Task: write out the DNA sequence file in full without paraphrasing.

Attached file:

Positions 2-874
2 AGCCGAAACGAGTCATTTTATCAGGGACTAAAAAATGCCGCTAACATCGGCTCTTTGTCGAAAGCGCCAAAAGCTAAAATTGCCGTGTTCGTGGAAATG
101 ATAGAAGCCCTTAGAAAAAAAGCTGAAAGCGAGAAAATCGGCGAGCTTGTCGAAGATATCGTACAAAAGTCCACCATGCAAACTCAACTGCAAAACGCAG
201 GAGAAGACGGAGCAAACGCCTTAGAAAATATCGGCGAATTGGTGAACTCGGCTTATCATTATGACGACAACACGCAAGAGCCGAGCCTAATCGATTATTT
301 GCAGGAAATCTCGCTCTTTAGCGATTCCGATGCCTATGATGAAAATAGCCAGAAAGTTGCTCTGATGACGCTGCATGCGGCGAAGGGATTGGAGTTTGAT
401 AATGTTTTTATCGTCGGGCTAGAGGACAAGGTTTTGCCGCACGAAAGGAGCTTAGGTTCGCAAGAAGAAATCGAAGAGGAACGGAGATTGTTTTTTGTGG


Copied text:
Positions 2-874
2 AGCCGAAACGAGTCATTTTATCAGGGACTAAAAAATGCCGCTAACATCGGCTCTTTGTCGAAAGCGCCAAAAGCTAAAATTGCCGTGTTCGTGGAAATG
101 ATAGAAGCCCTTAGAAAAAAAGCTGAAAGCGAGAAAATCGGCGAGCTTGTCGAAGATATCGTACAAAAGTCCACCATGCAAACTCAACTGCAAAACGCAG
201 GAGAAGACGGAGCAAACGCCTTAGAAAATATCGGCGAATTGGTGAACTCGGCTTATCATTATGACGACAACACGCAAGAGCCGAGCCTAATCGATTATTT
301 GCAGGAAATCTCGCTCTTTAGCGATTCCGATGCCTATGATGAAAATAGCCAGAAAGTTGCTCTGATGACGCTGCATGCGGCGAAGGGATTGGAGTTTGAT
401 AATGTTTTTATCGTCGGGCTAGAGGACAAGGTTTTGCCGCACGAAAGGAGCTTAGGTTCGCAAGAAGAAATCGAAGAGGAACGGAGATTGTTTTTTGTGG